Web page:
There are two sides on this contentious issue: those who are for it and those who are against it. But before getting into some of the particulars, one question needs to be asked, namely, “Is marriage a duty established as by social custom, history and tradition or is it instead, divinely ordained and ONLY approved or accepted before God as between a man and woman”? If the Judeo-Christian Scripture is the authority for this institution which some contend supercedes any civil legislation, how can this be reconciled if we live in a Representative Democracy separated between Church and State?” The Bible does not seek to change, incorporate or regulate the civil laws but rather is the rule or standard for those who belong to the community of faith and are citizens of the Kingdom of God [Heaven].
It is indeed puzzling why there is such outrage and furor among believers over this single issue because no church can be forced through passage of legislation to abandon their faith practice to accommodate adoption of this law, nor to do anything in violation of their conscience. The First Amendment to the U.S. Constitution guarantees the Right to the free exercise of Religion and no Law enacted by a state legislature, or mandated by an act of Congress as well as the Supreme Court, can legally force any religious denomination to accept Gay Marriage as a lifestyle. Practically speaking, this means Christian clergy cannot be sued for refusing to perform a marriage ceremony for a same-sex couple as well as for not hosting a reception for the couple if they were married at a courthouse or somewhere else.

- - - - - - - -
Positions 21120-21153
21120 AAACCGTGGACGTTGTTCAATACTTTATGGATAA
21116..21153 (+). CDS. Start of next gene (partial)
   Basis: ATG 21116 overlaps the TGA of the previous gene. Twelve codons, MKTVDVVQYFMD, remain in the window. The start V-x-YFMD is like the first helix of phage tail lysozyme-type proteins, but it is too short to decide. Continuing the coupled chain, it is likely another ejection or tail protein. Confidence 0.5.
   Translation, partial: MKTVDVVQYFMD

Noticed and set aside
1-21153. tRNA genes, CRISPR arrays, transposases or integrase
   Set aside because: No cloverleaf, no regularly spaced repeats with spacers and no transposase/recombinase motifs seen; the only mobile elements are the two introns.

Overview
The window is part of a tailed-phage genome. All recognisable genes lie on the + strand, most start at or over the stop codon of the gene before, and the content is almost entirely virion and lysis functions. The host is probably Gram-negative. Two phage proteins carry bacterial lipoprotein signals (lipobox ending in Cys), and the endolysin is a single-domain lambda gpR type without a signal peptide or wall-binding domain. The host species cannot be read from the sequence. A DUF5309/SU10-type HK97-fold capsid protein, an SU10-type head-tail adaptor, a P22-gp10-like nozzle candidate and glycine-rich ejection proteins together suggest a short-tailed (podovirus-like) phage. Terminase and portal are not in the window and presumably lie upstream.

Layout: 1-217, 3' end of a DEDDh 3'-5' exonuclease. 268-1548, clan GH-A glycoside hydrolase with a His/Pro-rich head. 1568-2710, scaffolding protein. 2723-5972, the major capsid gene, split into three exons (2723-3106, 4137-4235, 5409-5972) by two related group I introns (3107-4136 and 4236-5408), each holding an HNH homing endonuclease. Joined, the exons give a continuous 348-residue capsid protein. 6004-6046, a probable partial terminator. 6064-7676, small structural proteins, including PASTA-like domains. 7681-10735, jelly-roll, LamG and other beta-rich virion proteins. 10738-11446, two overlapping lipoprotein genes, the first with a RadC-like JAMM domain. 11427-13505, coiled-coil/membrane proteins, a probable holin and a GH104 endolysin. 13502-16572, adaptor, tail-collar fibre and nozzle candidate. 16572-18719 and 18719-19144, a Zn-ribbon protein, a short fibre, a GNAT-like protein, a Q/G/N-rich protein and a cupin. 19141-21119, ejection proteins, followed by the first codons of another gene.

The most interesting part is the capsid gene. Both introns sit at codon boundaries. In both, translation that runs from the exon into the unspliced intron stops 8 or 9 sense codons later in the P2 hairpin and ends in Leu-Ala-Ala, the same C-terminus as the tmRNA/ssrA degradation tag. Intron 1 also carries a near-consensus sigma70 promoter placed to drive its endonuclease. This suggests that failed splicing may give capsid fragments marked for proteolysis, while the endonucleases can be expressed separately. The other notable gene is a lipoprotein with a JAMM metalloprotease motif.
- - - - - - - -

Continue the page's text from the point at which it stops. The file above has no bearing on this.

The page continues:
On the other side of the issue, which is a valid legal concern, is the discrimination and unequal treatment in denying a marriage contract to same sex couples as well as the State’s interest in the matter. There was a same-sex couple in 2004 who sued in Superior Court, which challenged Washington State’s Civil Marriage Law, amended in 1998, as discriminatory because the statute ONLY recognizes marriage as “valid” between a man and a woman. The Plaintiffs contended that the law unfairly makes a distinction arbitrarily based ‘solely’ upon gender by denying privileges under the law that are not being made equally available to all citizens, whch is in violation of the Washington State Constitution (Art. 1, sects. 3 & 12) and Washington's Equal Rights Amendment, denying them the right of due process to liberty and privacy.
The first issue under review is if denyng marrage to same-sex partners burdens a ‘fundamental’ right of a suspect class, and secondly, [whether the goal or purpose being sought is deemed a "compelling state interest]." Since marriage is a contract with the state [civil authority], subject to the conditions and requirements of such a governing body imposes on its citizens, it would seem reasonable that the state would want to ensure that all citizens under its jurisdiction are treated the same. Even former Supreme Court Justice Sandra Day O'Connor stated that, "the moral views of the majority [in a pluralistic society] can never provide the “sole” basis for legislation and that moral disapproval, without any other asserted state interest, is insufficient rationale . . . to justify a law that discriminates among groups of persons. Also, a Massachusetts Supreme Court noted, "It is circular reasoning, not analysis, to maintain that marriage must remain a heterosexual institution because that is what it has been historically. Be that as it may, Article IV Section 2 and Amendment XIV (part b) of The U.S. Constitution guarantees that all citizens of the United States and in each state respectively are to enjoy all the privileges and immunities as well as equal protection under the law.
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